Finding a $5 waffle iron at a church sale means David and I can make and eat waffles but it also means we end up with a carton buttermilk that we need to finish. And what better way to finish it up than to make some fried chicken.
I've never deep fried chicken before, partially out oil burn fears and partially out of the belief that I didn't have the proper kitchen equipment. But David told me we could deep fry in our cast iron skillet and that solidified our dinner plans that evening.
If I have talked to you in person, chances are I've mentioned the amazing blog, The Woks of Life, which has upped my Chinese home cooking game. They have other types of recipes too and we took their Korean Fried Chicken Tenders recipes out for a test run.
Ingredients (taken from The Woks of Life)
For the tenders:
2 chicken breasts (cut into 15 tenders)
Buttermilk (enough to coat the chicken)
2 tablespoons soy sauce
1 tablespoon dijon mustard
1 ½ cups flour
3 tablespoons Korean chili powder
1 teaspoon salt
½ teaspoon pepper
Vegetable oil (enough to fill a small, deep pot for frying)
For the sauce:
2 tablespoons gochujang paste
1 teaspoon soy sauce
1 teaspoon honey or agave syrup
½ teaspoon sesame oil
2 teaspoons dijon mustard
The trick to getting that super crusty breaded chicken is to batter the chicken twice! I let David handle most of the battering and frying while I prepared some salad and dressing.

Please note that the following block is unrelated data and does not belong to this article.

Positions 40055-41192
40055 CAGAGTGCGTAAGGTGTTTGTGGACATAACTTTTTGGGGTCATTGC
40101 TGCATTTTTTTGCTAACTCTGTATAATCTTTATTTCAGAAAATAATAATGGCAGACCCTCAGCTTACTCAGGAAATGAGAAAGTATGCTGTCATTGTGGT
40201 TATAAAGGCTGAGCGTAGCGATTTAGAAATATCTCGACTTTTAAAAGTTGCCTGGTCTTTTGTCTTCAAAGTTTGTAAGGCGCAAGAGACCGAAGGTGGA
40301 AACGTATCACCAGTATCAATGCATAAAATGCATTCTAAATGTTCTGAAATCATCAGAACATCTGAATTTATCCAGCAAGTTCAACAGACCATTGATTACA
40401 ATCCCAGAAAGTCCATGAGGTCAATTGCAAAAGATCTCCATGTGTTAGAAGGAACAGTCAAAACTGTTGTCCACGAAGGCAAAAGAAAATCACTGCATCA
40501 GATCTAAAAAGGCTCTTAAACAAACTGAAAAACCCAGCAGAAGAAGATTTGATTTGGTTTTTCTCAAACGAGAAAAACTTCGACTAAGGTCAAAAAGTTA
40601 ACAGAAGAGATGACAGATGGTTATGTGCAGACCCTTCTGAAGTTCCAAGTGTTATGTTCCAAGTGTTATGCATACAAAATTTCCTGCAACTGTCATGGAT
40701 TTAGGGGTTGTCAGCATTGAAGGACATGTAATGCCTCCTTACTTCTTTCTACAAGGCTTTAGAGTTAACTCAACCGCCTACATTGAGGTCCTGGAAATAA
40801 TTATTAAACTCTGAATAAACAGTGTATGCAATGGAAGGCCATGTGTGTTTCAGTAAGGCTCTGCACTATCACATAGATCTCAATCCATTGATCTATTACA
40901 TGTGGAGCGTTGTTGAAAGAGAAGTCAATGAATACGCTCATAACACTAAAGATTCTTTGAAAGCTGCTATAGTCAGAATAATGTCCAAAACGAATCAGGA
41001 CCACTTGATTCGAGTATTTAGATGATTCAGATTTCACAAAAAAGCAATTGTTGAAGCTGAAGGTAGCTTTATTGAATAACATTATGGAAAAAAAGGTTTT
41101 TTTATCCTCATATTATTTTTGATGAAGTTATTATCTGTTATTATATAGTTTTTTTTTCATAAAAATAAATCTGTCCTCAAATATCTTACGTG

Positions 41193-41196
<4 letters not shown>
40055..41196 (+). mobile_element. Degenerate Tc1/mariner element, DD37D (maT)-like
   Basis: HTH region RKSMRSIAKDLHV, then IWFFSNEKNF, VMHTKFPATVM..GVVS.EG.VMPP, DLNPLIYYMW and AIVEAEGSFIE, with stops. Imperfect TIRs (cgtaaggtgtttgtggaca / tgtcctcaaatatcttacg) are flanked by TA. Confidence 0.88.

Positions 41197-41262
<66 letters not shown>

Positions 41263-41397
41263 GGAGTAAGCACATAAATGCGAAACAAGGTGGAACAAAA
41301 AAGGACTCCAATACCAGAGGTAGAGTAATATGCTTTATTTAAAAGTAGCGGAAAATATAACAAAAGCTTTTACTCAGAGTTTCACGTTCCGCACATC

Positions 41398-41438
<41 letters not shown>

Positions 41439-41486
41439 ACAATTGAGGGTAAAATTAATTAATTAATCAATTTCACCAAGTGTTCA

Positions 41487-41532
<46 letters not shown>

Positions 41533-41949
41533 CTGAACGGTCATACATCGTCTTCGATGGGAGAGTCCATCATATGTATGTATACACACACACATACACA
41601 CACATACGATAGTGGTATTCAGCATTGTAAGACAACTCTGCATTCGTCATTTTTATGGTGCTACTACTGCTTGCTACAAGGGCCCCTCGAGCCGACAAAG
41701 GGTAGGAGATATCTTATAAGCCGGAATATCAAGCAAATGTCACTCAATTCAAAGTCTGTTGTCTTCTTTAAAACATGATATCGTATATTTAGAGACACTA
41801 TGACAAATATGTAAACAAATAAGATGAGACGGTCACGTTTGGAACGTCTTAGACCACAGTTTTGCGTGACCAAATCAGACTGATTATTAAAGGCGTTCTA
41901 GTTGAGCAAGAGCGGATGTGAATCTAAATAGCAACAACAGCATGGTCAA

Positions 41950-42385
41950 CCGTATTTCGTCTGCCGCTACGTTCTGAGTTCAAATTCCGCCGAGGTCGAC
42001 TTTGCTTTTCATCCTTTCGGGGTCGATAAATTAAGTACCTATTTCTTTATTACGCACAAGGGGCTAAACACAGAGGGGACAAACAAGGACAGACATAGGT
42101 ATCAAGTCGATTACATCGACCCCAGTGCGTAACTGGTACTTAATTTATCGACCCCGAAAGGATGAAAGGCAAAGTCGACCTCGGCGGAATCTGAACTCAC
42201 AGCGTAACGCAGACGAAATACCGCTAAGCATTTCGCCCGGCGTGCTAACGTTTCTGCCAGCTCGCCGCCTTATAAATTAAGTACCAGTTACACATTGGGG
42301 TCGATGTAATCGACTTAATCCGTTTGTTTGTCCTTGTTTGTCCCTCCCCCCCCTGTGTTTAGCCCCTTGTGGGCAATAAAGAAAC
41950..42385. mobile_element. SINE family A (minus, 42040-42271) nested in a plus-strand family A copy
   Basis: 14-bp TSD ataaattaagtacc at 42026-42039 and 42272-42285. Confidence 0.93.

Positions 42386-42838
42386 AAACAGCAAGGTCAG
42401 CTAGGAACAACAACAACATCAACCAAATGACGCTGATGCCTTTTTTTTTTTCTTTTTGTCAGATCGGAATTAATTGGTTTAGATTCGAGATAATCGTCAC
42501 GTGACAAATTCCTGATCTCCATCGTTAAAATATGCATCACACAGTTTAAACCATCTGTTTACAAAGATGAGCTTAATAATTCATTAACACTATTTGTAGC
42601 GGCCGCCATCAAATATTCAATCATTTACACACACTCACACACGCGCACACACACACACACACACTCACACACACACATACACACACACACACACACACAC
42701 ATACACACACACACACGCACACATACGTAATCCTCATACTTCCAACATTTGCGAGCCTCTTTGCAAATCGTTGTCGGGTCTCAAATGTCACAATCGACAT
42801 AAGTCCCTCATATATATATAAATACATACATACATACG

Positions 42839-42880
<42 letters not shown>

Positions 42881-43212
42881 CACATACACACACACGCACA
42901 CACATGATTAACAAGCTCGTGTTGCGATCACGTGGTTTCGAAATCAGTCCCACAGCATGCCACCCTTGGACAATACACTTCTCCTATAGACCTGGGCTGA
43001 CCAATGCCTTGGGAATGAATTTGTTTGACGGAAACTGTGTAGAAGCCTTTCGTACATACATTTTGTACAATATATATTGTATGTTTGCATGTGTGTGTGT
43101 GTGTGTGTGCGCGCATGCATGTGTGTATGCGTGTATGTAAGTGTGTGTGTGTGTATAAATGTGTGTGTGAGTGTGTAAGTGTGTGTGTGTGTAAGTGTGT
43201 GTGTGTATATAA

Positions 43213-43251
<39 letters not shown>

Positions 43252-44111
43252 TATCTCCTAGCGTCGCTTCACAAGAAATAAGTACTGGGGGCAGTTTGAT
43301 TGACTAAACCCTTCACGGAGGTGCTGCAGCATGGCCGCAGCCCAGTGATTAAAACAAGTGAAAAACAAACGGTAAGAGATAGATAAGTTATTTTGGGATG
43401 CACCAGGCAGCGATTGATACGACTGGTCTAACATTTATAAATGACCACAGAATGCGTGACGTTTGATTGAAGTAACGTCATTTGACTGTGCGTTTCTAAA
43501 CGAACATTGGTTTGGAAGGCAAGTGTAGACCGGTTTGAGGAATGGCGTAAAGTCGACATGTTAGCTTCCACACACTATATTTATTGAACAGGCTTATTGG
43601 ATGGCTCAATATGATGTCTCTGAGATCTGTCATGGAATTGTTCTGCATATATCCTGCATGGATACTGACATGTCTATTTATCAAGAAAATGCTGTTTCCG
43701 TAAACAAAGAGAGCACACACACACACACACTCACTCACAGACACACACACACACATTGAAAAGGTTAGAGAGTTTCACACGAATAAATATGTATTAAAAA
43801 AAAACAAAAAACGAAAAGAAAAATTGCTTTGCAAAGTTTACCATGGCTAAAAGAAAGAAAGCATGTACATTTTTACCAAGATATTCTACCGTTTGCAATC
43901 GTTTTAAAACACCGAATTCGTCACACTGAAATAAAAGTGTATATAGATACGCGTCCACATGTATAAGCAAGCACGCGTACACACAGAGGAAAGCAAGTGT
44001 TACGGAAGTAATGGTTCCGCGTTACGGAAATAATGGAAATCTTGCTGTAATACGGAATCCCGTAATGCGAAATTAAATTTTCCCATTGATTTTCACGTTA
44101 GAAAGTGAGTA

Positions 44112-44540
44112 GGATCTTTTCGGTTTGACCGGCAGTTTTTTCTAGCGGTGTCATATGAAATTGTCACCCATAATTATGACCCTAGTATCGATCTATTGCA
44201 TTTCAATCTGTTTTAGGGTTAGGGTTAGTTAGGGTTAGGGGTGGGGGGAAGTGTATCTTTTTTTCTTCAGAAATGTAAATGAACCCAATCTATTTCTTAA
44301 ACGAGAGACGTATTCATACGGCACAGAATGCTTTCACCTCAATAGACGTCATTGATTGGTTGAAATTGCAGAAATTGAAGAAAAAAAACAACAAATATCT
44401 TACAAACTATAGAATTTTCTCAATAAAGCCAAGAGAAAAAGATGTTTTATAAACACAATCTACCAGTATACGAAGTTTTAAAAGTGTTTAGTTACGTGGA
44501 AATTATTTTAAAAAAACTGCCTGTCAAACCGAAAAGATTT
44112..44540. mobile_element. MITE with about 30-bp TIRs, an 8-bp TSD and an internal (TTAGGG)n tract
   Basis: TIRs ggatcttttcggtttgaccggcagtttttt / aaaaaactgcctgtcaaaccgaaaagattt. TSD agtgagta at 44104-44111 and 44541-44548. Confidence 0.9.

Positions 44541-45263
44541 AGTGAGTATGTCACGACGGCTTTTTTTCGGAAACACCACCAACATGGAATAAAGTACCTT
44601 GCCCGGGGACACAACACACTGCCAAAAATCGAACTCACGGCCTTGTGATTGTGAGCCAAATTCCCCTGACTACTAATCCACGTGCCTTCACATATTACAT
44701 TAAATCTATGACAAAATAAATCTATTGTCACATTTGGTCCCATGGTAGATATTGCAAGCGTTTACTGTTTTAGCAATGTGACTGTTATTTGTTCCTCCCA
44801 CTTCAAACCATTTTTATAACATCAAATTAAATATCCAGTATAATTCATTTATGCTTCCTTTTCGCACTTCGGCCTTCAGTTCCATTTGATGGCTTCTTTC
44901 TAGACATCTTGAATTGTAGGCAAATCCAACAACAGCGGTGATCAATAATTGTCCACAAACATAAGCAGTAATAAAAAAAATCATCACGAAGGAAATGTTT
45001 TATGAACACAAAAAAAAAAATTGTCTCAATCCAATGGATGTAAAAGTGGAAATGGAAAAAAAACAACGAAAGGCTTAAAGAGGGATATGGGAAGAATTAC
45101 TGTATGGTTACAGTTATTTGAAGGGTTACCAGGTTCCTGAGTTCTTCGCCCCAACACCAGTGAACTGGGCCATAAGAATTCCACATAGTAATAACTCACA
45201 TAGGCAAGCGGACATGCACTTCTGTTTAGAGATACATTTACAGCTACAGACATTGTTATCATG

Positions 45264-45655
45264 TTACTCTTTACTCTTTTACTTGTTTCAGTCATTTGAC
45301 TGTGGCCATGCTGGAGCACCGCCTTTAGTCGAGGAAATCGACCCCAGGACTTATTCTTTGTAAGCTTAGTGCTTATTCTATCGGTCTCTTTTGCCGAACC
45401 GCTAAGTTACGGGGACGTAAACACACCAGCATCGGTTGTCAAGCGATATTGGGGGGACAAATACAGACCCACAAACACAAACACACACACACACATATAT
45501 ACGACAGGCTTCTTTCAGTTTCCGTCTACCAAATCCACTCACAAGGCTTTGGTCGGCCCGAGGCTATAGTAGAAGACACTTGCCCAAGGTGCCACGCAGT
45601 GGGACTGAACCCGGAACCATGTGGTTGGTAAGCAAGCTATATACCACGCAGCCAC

- cut up breasts, mix together buttermilk, soy sauce and dijon, leave chicken in buttermilk for 20 mins
- prep breading
- mix sauce
- heat up oil in pan, dredge chicken in breading, then the buttermilk marinade, then breading again and fry
While we were dining we saw that the breading was falling off the chicken and realized that the steam and heat from the cooked chicken was making the breading soggy. The blog recommends placing the just fried chicken onto cooling racks. That would have solved our problem since the parts of chicken that were exposed to air stayed very crispy in comparison to the parts that were laying on the paper towels.
To use up even more of the buttermilk, I found a quick Buttermilk Parsley Salad Dressing from Martha Stewart which I used on a salad and as another sauce option for the chicken.
3 tablespoons extra-virgin olive oil
2 tablespoons lemon juice
5 tablespoons buttermilk
2 tablespoons coarsely chopped parsley
- whisk together
Though the recipe doesn't call for it, the dressing really needed some salt and pepper.
The fried chicken was amazingly delicious. It probably helped that we bought some organic chicken breasts and that the Korean dipping sauce was basically spicy sugar. This didn't take as much work as I thought it would. Fried food is still fried food though so we won't be doing this too often but when we do, we will surely do the double breaded method since that made all the difference.
Do you fry at home?